Avoiding Ponzi Schemes

AVOIDING PONZI SCHEMES, such as the one run by Bernie Madoff, depends not on knowing the details of a particular scheme but on knowing the two elements that the perpetrators depend on to make their schemes work: ignorance and greed. Without these magic two, they would be dead in the water Notice that I didn’t say stupidity, but ignorance a lack of specific knowledge. Both are perfectly illustrated in a personal encounter that I had a few years ago.

It began when I met an attractive lady, who was a mathematics professor with a graduate degree from an Ivy League college, and certainly not a stupid person. She seemed to think that I would be the perfect person for her once she had rearranged me, including my finances. When she learned that I played a few options but that my nest egg was in US Treasures and that for ready access I kept a smaller amount in FDIC insured money market funds, she immediately said, “Oh you’re such a dork. I’m getting 12% guaranteed on my money.”

Since interest rates in 2003/4 were nowhere near that level, this did not make sense. It turned out that she had her life saving invested with a company that sold “investment certificates” in $1,0000 denominations and used the money to buy mortgage-backed securities from Citi Bank [C]. A reality check showed that nobody was paying 18-20% for mortgages in 2003 (12% for her investment + 3% for the bank + a conservative 3% for the broker). The numbers simply didn’t work. I said, “You’re the mathematician, show me how the numbers work.”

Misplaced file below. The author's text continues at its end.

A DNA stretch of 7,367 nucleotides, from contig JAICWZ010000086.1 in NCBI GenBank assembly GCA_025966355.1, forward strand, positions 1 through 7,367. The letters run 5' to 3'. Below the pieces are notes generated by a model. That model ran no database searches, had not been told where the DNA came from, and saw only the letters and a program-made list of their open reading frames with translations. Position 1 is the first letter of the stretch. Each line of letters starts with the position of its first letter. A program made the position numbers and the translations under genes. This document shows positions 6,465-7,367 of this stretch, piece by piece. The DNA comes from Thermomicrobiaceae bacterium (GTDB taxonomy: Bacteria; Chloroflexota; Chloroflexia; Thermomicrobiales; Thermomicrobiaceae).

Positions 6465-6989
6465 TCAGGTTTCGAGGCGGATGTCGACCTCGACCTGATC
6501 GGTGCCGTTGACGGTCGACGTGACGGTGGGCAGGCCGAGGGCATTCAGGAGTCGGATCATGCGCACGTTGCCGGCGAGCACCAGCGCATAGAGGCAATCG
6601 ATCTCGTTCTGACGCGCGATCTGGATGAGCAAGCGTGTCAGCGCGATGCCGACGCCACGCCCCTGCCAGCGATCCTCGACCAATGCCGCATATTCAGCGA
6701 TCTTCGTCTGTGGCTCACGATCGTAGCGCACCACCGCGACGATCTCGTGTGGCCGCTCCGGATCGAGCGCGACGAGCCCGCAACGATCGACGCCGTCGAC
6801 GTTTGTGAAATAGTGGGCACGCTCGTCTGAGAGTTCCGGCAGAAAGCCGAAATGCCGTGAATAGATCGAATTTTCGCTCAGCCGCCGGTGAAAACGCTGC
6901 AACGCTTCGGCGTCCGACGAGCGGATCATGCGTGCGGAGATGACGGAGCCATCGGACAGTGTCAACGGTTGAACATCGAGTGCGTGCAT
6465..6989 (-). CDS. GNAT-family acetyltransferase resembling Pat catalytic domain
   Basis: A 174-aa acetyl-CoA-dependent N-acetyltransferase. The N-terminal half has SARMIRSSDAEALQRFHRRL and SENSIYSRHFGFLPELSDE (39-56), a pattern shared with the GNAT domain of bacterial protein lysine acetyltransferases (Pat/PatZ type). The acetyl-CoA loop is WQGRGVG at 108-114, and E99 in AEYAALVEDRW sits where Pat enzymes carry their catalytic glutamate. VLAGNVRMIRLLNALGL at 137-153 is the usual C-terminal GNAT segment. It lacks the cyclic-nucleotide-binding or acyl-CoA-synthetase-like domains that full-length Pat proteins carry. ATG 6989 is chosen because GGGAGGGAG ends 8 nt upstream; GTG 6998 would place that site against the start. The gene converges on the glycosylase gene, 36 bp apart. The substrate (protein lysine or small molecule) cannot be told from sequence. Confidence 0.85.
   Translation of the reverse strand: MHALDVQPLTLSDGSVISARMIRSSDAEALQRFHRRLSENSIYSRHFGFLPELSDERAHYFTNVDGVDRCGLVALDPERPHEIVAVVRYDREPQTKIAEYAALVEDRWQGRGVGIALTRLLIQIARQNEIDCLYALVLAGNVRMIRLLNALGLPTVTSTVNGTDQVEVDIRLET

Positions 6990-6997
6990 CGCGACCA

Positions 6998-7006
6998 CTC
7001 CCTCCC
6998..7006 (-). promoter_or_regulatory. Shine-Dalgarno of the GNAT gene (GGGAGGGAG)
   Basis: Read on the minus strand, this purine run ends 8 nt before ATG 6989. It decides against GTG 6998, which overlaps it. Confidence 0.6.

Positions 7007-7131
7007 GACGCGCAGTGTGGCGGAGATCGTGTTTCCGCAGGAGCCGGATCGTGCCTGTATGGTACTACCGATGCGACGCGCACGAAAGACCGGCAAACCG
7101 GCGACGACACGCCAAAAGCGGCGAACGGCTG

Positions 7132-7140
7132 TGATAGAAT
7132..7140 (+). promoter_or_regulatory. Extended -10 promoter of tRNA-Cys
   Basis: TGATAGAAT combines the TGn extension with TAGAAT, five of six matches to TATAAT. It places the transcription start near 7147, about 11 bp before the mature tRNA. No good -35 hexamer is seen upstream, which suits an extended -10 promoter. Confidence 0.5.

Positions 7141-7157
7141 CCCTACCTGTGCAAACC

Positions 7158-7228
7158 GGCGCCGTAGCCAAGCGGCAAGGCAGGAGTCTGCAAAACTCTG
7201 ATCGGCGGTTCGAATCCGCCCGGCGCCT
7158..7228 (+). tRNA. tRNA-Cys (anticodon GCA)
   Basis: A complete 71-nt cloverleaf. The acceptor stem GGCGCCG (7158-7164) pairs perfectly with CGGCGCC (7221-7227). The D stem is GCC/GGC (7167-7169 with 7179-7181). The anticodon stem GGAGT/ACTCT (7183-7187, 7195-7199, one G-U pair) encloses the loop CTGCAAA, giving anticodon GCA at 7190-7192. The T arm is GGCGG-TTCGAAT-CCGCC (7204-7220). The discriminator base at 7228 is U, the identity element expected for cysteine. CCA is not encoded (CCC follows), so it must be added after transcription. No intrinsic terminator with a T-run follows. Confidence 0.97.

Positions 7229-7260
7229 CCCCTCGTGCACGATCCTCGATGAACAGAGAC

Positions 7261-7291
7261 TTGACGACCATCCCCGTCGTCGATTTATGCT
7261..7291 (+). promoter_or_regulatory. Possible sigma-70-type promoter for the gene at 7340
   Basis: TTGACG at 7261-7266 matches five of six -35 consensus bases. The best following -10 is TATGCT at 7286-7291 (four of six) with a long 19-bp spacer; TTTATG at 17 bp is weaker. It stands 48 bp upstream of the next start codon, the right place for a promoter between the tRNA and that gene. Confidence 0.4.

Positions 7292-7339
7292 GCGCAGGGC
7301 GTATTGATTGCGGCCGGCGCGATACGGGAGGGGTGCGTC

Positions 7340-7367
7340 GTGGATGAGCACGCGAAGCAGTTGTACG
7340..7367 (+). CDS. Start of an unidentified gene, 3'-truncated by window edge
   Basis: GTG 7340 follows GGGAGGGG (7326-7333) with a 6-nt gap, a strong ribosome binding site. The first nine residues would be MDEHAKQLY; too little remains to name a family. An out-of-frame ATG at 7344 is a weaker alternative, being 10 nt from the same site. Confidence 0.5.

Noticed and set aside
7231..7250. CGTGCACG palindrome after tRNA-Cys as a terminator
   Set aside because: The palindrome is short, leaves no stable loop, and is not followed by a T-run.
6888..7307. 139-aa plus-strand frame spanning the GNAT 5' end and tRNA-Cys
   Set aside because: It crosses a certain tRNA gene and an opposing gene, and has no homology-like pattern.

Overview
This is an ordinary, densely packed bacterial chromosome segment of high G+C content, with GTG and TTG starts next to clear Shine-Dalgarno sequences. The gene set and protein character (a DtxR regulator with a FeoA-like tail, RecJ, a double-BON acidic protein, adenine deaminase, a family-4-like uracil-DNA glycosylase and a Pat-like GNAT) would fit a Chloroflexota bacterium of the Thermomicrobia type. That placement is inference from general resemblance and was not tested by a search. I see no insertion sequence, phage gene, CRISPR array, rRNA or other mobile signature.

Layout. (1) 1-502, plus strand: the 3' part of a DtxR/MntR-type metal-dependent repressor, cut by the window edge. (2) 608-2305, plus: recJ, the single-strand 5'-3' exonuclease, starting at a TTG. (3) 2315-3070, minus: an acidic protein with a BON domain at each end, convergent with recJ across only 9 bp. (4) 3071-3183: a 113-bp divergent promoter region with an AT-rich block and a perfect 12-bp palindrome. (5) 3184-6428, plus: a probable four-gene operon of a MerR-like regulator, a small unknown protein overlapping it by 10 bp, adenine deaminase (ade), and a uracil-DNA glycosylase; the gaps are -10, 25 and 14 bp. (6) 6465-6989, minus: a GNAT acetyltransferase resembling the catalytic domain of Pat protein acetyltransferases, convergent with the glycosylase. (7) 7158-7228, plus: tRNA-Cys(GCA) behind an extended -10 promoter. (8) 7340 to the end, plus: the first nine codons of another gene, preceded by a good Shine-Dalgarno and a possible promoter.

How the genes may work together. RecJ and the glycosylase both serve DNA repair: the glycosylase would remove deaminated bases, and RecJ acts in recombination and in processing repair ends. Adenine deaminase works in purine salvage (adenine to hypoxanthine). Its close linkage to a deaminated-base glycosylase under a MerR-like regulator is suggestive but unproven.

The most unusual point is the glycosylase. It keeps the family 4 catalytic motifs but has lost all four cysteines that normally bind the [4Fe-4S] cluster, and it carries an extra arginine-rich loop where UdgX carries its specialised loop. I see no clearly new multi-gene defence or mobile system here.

She replied, “I don’t know how the numbers work, but I’ve been to their offices in Boca Raton, FL, and I checked with the BBB, they are listed on the NASDAQ and I even checked with Citi Bank [C], and they ARE investing in Citi mortgages. Besides, they always pay the interest. There is no problem.”

We soon parted ways. A couple of years later, while cleaning out files, I came across the paper work that she had given me. I decided to go on line and check on the company. It turned out that their Ponzi scheme had collapsed. It seems that they would collect a hundred million dollars in investor funds, buy ten million in mortgage securities for appearances sake, and use the remaining ninety million to pay the 12% to investors and line their own pockets. I later learned that my acquaintance had lost her life saving of $35,000.

Why would a smart, educated person fall for what should have been such an oblivious scheme? First, ignorance, but more importantly it was “willful ignorance.”

That brings in the second element: greed. The prospect of making four times as much money as was available in most money market accounts blinded her to the simple reality that the numbers did not work.

The victim was assisting the predator.